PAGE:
Sunday, 29 June 2008

WA Premier Alan Carpenter says no to nuclear power

This one news article comprises a complete Australian energy policy, political ecosystem. It can all be found right here. Rejection of nuclear plus investments in renewables results in increased reliance on coal and other fossil fuels over the longer term.

“There is one energy source we won’t be tapping into while I am the Premier,” Mr Carpenter said.

“There will be no nuclear power, no nuclear waste and uranium mining in WA while I am the Premier.”

Instead, WA will be expanding the 300 MWe coal fired power station in Collie.

The decision was made after strong lobbying by Labor MP Mick Murray and the coal industry which believes the state was too reliant on gas.

This lobbying focused on the Varanus island gas explosion which highlights the risks of becoming reliant on a single energy source. The fact that the coal station failed just days before only compounded this problem.

And my favourite quote from the article:

All our climate change commitments will remain firm - it is clear that coal will be part of the states future energy plans.

I note that clean coal continues to be frequently mentioned by many. This technology must be developed, but we are not there yet. Would Alan Carpenter support a moratorium on coal industry expansion unless new or modified facilities deploy sequestration with any expansion project? There you have your answer regarding the legitimate state of the technology.

The news isn't all bad. Six million dollars will be spent for the the construction of a solar power station in Kalgoorlie and the development of an oil mallee harvesting machine. But if coal power generation is expanding, these efforts will have failed to help mitigate any real emission related issues. This money appears to be not much more than a political payoff enabling the further expansion of the Australian coal industry.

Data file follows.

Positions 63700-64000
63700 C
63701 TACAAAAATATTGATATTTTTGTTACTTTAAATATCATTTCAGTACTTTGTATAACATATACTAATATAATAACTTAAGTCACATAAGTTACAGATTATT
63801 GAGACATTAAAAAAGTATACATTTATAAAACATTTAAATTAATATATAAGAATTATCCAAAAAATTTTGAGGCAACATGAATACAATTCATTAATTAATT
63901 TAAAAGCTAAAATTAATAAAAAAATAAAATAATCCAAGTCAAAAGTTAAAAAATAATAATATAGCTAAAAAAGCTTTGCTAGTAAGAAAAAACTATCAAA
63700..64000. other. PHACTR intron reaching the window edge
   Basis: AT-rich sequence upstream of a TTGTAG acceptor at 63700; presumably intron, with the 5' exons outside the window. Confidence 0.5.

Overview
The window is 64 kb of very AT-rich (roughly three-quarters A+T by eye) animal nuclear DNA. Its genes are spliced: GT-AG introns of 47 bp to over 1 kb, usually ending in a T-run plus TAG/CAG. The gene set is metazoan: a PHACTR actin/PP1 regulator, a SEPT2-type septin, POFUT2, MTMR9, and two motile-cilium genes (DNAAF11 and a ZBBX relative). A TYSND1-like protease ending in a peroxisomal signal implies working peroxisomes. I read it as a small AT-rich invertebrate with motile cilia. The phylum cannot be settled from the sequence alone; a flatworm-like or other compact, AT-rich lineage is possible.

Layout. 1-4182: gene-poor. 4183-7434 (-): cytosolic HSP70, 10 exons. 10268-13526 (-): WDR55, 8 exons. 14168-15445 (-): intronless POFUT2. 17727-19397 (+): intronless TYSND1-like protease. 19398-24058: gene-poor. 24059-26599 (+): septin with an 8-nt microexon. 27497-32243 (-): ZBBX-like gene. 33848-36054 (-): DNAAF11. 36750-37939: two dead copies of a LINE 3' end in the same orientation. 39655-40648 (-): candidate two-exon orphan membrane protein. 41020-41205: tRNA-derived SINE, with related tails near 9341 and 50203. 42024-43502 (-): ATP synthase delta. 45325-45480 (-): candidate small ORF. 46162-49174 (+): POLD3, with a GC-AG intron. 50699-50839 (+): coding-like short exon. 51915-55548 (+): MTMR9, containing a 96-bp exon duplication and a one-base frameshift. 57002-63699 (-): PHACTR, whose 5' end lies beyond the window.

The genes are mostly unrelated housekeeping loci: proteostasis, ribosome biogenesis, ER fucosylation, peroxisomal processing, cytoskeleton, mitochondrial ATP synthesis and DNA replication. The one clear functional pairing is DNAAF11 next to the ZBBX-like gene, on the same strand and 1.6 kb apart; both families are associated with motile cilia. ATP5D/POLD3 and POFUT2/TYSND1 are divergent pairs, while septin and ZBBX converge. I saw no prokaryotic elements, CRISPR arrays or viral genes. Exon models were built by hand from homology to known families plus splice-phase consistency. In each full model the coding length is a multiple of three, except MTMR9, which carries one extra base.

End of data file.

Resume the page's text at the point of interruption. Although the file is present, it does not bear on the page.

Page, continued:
1. hopping here...from indonesia, you have nice blog...:D :D

  2. There could be a bit of State parochialism here since SA seems to be softening its antinuclear stance. A not so obvious connection between WA, Qld and NSW is that eastern coking coal is needed to smelt western iron ore in third countries such as Japan. A stringent national carbon cap would see coal reduced to a lesser domestic role such as steel production and not electrical generation. Alas I fear the promised 2010 carbon cap will be weak.

  3. Interesting point John - thanks.

    If coal use is reduced due to a stringent national carbon cap - what would take its place to ensure adequate, reliable high quality energy generation? If nuclear continues to be ruled out, there's not enough remaining to do the job.

    This also supports your conclusion - a weak 2010 carbon cap.